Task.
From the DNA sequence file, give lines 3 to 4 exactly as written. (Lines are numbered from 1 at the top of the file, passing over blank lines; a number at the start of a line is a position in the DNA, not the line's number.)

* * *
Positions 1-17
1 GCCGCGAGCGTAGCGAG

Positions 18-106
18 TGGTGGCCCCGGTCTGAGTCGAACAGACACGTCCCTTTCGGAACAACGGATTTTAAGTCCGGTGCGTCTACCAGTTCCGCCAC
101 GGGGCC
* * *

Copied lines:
Positions 18-106
18 TGGTGGCCCCGGTCTGAGTCGAACAGACACGTCCCTTTCGGAACAACGGATTTTAAGTCCGGTGCGTCTACCAGTTCCGCCAC